Reagan and Bush won the election. At 69, Reagan entered the White House as the oldest person ever elected to the presidency.
After the informal, “man of the people” Carter years, Reagan’s presidency saw a return to glamor in the White House. The First Lady wore designer fashions, redecorated the White House, and hosted many fancy state dinners.
Two months after being elected, Reagan was shot by a man named John Hinckley Jr. outside a Washington, D.C. hotel. Although the bullet pierced one of Reagan’s lungs, he survived and was back at work a few weeks later.
In 1981, Reagan historically appointed Sandra Day O’Connor as the first woman to the U.S. Supreme Court.
The American economy had struggled under Carter, and Reagan introduced economic policies known as Reaganomics. He cut taxes and several government programs.
By 1983, the economy had started to improve. Inflation had decreased by nearly 10% by the end of Reagan’s two terms as president. However, critics said that his economic policies favored the rich and increased the national debt.
The Cold War
At the start of Reagan’s presidency, the Cold War with the Soviet Union continued to escalate. Reagan called the Soviet Union “the evil empire.”
Reagan also announced the Strategic Defense Initiative, which was a plan to develop space-based weapons that would protect the United States from Soviet nuclear missile attacks.
When Mikhail Gorbachev became the leader of the Soviet Union in 1985, Regan worked to form a diplomatic relationship with him. Two years later, they signed an agreement to reduce their stockpile of nuclear weapons.
That same year, Reagan famously spoke at the German Wall in Germany. The wall was a symbol of communism, and he challenged Gorbachev to tear it down.
Gorbachev allowed the people of Berlin to tear down the wall a little over two years later.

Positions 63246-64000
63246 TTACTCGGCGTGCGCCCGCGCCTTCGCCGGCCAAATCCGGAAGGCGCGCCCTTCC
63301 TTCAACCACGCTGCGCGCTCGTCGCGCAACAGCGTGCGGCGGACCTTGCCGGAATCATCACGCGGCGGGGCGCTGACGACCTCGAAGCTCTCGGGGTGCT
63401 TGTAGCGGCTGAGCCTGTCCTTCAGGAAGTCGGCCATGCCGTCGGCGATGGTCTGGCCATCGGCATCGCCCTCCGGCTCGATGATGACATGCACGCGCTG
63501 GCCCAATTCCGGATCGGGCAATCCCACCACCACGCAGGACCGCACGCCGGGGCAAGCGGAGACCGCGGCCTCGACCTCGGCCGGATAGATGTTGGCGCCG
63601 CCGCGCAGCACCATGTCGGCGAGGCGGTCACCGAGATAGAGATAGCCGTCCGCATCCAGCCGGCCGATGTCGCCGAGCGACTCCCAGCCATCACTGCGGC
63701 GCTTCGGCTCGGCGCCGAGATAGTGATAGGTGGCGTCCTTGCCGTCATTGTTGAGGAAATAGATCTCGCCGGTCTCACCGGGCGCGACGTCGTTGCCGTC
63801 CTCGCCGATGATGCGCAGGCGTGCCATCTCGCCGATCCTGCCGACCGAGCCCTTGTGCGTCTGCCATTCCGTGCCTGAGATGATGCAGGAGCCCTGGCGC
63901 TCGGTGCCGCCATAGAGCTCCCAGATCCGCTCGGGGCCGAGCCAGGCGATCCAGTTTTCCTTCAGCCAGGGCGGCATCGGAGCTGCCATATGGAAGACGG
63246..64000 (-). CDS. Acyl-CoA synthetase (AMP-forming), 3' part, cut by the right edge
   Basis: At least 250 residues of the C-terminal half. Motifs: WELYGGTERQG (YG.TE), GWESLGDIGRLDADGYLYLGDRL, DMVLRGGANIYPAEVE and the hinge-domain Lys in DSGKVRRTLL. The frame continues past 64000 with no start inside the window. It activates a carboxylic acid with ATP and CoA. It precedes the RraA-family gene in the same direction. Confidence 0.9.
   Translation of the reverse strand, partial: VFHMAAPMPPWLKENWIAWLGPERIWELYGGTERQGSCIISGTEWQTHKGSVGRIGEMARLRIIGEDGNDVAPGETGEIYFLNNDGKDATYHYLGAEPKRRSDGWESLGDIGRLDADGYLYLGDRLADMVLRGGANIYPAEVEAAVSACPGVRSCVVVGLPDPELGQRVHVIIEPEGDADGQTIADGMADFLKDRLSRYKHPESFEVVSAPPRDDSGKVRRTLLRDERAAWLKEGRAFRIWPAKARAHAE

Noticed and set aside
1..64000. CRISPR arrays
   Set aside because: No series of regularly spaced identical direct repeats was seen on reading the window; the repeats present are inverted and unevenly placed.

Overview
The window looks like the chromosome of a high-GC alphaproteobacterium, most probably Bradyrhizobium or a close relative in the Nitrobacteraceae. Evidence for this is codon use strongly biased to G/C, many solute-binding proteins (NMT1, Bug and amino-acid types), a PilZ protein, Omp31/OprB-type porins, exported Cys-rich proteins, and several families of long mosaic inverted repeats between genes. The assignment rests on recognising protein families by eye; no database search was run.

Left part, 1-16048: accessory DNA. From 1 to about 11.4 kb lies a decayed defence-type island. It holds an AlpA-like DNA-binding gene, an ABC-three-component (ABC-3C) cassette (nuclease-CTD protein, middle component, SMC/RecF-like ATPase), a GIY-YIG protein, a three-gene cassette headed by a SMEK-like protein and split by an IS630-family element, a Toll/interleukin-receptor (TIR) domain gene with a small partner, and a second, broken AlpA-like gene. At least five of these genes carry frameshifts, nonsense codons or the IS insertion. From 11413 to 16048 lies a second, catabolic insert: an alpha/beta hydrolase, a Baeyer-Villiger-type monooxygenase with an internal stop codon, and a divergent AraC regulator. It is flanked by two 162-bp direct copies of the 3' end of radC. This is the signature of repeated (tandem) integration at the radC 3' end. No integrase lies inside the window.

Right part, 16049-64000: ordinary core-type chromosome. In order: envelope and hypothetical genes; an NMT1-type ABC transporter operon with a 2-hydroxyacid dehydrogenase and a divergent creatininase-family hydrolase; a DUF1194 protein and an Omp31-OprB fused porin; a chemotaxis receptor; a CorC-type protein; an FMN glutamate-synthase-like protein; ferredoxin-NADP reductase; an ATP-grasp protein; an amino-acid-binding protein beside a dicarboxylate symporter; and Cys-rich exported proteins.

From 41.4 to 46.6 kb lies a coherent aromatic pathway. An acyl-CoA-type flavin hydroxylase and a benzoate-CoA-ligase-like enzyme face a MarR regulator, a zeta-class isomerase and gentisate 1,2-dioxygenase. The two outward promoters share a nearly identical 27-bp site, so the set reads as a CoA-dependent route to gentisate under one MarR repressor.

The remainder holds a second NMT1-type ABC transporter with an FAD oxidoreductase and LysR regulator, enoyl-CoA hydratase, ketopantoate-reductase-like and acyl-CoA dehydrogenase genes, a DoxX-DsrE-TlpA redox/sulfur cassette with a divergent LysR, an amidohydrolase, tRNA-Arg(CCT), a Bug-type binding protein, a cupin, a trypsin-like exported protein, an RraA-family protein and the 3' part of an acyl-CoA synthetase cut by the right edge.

After the Presidency
After serving two terms as president, Reagan and his wife Nancy returned to Los Angeles, California. They opened the Ronald Reagan Presidential Library and Museum in Simi Valley in 1991.
In November of 1994, Reagan wrote a letter to the American people announcing that he had been diagnosed with Alzheimer’s disease. He died at the age of 93 on June 5, 2004.
Reagan was given a state funeral in Washington, D.C. and was buried at his presidential library.
Fun Facts About Ronald Reagan
According to newspaper reports, Ronald Reagan saved 77 people from drowning during his time as a lifeguard.
One of Reagan’s most famous films was Knute Rockne- All American, about a Notre Dame University football coach. Reagan played a terminally ill football player named George Gipp, earning him the nickname “The Gipper.”
Reagan’s first wife, Jane Wyman, won an Oscar for Best Actress. Her highly successful Hollywood career and his struggling career was one reason the marriage failed.
As First Lady, Nancy Reagan focused on discouraging drug use by young people. She popularized the slogan “Just Say No.”
At the time of his death, Reagan was the longest-living U.S. president.